Check out the Rocklopedia Fakebandica, a website (and forthcoming book) that documents fake bands in movies and TV shows. The site is a kick to browse through -- enough fun that I may have to buy the book when it comes out. This is just the kind of screwball reference source that probably fills a real (if trivial) need. Enjoy.
Once again, I'm on Dr. Dregs's territory here, but this is a cool if not particularly useful resource: captured title screens from a few thousand movies. I'll have to look through it when I have some time and take a few of my favorites.
Ralph Fiennes will play Voldemort in Harry Potter and the Goblet of Fire. And I guess I'm not paying close enough attention, but I didn't realize that shooting is already underway. Yippee!
I think Fiennes will make an excellent Voldemort. He's mastered the kind of urbane evil that Voldemort requires. I just hope he doesn't overact, which has been one of his failings in some of his films. I note also with approval that Miranda Richardson will play Rita Skeeter. She should knock that one out of the park, if she's true to form.
I also had not realized that yet another director is taking the helm for Goblet: Mike Newell, who also directed Pushing Tin, Donnie Brasco, and of course Four Weddings and a Funeral. I'm sorry to learn that Cuaron is not doing another HP film, since I thought Prisoner of Azkaban was the best of the series so far. We'll have to hope for the best.
Film composer Jerry Goldsmith has died. While Goldsmith has not been one of my favorite film composers, I do admire many of his scores, especially Planet of the Apes, which uses experimental performance techniques and percussion to great effect, and L.A. Confidential, where the understated piano and percussion motives set the perfect tone for the dark, sophisticated crime drama and then build perfectly, along with the dramatic tension, to a devastating conclusion. And unlike many of his peers, Goldsmith never succumbed to the temptation to repeat a single successful style ad infinitum, ad nauseam in all of his film scores.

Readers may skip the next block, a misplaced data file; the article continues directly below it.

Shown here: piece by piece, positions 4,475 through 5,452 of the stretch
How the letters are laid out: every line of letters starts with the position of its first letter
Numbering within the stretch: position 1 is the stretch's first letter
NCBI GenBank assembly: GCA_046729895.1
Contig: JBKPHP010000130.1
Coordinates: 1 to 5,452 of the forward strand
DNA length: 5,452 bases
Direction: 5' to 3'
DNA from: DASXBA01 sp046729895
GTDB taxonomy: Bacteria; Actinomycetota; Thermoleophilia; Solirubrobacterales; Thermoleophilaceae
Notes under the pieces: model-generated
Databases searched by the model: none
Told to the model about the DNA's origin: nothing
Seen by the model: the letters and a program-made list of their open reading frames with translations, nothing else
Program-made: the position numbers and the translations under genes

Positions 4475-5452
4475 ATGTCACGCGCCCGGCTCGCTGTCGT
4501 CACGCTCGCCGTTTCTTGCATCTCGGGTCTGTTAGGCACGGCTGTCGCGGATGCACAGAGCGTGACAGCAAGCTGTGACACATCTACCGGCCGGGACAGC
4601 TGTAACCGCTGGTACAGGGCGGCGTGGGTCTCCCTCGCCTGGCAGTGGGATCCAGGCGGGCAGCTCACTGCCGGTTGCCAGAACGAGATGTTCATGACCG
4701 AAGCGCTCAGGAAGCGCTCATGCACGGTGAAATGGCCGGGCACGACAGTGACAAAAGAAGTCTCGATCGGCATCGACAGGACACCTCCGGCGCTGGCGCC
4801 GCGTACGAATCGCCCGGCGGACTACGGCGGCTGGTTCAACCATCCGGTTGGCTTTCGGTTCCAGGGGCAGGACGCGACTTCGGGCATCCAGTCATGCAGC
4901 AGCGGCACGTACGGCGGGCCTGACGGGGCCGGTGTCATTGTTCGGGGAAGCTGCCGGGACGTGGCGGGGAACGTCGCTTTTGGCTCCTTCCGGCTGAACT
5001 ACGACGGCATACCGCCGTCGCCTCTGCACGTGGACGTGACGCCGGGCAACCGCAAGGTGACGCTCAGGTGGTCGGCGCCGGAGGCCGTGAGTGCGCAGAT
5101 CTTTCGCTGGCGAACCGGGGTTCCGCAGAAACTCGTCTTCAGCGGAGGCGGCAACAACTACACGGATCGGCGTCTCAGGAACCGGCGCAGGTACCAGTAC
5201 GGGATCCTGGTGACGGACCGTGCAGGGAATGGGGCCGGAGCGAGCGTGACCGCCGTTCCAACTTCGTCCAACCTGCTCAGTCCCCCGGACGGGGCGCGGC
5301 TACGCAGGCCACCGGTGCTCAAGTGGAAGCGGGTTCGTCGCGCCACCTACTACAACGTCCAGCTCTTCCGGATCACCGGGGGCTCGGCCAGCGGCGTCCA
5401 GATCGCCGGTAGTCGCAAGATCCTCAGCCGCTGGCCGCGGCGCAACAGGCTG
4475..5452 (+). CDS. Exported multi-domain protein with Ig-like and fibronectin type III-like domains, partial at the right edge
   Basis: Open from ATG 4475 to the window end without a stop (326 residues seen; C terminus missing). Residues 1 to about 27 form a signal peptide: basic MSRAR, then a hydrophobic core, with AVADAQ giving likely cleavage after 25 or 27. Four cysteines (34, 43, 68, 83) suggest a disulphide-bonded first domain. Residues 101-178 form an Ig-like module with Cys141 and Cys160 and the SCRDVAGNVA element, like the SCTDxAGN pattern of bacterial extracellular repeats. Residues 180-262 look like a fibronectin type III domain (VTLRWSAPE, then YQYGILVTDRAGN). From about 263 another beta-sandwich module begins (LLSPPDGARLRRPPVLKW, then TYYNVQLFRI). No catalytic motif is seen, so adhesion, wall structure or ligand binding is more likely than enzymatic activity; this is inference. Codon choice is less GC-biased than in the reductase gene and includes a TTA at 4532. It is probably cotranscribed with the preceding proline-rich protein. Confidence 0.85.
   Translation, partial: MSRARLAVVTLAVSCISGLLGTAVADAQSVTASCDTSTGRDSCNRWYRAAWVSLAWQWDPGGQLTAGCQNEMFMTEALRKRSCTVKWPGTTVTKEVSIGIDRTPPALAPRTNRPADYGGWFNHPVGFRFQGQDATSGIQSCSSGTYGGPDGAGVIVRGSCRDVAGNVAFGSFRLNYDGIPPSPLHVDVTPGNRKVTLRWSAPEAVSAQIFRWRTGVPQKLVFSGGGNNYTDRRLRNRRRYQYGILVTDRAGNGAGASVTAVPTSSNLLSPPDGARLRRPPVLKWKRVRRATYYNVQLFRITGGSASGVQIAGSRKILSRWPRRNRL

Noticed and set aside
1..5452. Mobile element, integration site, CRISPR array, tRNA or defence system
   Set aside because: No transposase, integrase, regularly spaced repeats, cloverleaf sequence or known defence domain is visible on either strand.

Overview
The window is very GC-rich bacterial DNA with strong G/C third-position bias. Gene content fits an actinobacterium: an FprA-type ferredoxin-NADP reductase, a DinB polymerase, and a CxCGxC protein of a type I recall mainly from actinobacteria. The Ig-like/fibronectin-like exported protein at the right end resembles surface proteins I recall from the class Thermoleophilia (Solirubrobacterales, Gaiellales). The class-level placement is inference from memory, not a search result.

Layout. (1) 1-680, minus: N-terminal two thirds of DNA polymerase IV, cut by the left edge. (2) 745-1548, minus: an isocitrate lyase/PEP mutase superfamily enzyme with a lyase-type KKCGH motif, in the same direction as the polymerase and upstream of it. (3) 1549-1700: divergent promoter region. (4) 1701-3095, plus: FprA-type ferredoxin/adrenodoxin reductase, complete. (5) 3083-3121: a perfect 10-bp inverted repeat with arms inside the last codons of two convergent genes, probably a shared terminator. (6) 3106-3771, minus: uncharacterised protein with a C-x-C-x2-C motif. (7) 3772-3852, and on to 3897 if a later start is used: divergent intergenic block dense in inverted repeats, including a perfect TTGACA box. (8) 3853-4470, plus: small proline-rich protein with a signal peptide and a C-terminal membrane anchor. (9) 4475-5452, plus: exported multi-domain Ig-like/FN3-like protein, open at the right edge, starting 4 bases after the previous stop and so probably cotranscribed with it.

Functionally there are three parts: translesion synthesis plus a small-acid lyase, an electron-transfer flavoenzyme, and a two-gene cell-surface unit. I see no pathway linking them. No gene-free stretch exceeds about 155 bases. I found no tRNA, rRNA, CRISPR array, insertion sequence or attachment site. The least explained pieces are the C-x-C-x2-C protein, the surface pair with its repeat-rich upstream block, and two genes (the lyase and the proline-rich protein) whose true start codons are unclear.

Let's all raise a virtual glass to the composer of the immortal Star Trek: The Next Generation theme. Farewell, Mr. Goldsmith. Boldly go!
A couple of disclaimers/warnings: 1) I'm treading on Dr. Dregs's territory here, so I hope he can forgive me, and 2) I'm not really a Trekkie -- just a casual fan, and therefore not really qualified to comment on anything Trek-related. But I can't resist. Slashdot led me to this little nugget from TrekToday. Apparently, Enterprise won't be dealing with the Romulan Wars, since Rick Berman is plotting the next Star Trek movie around them -- and he says it won't intersect at all with Enterprise.
I have mixed feelings about this. The last couple of Trek movies have been pretty depressing experiences overall, despite the fact that I more or less enjoyed them and will certainly watch them again (and yes, I can already feel the many pathetically to-be-wasted hours of my life ticking away in that sentence). So I've been half hoping that Paramount et al. would be ready to throw in the towel on Trek films, since the last couple of installments have been critical and box office disappointments. On the other hand, hope springs eternal -- maybe, just maybe, freed from the constraints of pre-established characters, time periods, technology, etc., the Trek Powers That Be can come up with something really interesting and original -- even (dare I suggest it?) good.
I'm just trying not to remember that I hoped for the same thing before Enterprise began. What a disappointment. I didn't even make it all the way through the first season (Dr. Dregs, however, remains rather sweetly if hopelessly loyal to it, so I do catch a few minutes of it here and there). Maybe Berman and company can pull this off, but I'm not optimistic. We'll have to see.
(Self-reflection kicks in) But ... uh, wait, does it say something about me that I get burned over and over again but still go back to Star Trek? (End self-reflection) Don't say it -- I told you, I'm not a Trekkie!
November 17, 2004-January 3, 2005
October 21-November 16, 2004
September 29-October 20, 2004
September 14-28, 2004
August 30-September 13, 2004